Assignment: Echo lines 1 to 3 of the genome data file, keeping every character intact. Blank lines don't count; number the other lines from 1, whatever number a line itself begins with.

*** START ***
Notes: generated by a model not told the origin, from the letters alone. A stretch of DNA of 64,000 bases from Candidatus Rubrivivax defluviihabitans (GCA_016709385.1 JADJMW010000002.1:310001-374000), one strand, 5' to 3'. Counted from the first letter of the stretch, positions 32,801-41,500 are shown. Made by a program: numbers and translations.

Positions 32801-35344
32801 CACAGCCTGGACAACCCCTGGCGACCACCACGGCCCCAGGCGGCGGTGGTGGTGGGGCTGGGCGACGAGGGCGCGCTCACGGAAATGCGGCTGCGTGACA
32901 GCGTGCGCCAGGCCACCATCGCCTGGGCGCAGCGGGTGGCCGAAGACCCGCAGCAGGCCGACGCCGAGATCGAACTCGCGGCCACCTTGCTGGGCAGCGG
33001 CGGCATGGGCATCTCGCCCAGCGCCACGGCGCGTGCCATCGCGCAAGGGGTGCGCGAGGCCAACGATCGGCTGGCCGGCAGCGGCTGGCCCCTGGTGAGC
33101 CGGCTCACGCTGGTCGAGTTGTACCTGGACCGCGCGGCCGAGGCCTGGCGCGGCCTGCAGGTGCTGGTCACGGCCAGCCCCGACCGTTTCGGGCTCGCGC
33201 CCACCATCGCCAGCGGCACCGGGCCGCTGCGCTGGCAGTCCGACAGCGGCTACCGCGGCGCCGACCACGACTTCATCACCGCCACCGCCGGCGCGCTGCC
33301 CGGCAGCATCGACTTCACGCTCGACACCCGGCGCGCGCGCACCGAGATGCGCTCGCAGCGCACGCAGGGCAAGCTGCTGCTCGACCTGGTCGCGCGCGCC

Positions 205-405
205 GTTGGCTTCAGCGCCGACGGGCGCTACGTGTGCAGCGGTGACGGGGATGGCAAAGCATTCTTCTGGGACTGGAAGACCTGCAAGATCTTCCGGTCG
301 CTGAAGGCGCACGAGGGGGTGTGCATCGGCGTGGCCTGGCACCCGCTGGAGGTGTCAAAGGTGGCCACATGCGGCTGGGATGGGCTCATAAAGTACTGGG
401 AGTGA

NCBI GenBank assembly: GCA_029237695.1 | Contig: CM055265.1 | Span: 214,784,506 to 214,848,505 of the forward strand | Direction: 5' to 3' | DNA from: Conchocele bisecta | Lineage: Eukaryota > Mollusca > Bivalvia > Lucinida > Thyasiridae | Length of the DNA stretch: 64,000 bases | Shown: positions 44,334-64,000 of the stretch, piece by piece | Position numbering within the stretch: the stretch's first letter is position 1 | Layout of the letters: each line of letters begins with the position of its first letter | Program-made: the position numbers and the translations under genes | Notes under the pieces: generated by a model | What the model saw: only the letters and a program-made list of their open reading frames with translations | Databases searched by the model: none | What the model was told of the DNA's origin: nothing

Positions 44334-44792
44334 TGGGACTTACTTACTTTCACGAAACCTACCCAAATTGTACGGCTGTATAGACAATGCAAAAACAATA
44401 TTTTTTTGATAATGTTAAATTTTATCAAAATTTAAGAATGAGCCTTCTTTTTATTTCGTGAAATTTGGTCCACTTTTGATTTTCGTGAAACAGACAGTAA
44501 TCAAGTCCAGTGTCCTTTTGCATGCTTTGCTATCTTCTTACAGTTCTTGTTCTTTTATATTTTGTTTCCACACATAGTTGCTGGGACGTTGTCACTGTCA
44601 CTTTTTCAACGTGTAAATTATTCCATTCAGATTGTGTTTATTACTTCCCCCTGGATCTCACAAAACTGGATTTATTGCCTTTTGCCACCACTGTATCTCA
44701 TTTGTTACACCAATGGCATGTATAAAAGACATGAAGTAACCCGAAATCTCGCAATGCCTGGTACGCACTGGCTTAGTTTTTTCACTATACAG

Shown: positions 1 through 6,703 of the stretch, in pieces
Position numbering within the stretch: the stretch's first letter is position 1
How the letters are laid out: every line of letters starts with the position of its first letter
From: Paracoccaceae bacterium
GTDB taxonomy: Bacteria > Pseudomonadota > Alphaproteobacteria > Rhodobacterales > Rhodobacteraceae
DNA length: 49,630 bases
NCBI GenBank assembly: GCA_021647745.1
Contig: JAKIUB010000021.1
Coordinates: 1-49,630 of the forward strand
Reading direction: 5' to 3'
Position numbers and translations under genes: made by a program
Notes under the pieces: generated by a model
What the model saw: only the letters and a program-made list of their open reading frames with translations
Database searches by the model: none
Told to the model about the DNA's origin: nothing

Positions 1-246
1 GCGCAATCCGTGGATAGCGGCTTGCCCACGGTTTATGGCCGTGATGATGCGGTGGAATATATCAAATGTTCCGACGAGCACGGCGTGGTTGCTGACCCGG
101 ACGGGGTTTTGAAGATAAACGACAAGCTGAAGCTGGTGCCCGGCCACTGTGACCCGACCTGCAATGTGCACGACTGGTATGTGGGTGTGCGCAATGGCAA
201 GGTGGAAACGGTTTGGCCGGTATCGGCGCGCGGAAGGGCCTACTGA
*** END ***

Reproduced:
Notes: generated by a model not told the origin, from the letters alone. A stretch of DNA of 64,000 bases from Candidatus Rubrivivax defluviihabitans (GCA_016709385.1 JADJMW010000002.1:310001-374000), one strand, 5' to 3'. Counted from the first letter of the stretch, positions 32,801-41,500 are shown. Made by a program: numbers and translations.

Positions 32801-35344
32801 CACAGCCTGGACAACCCCTGGCGACCACCACGGCCCCAGGCGGCGGTGGTGGTGGGGCTGGGCGACGAGGGCGCGCTCACGGAAATGCGGCTGCGTGACA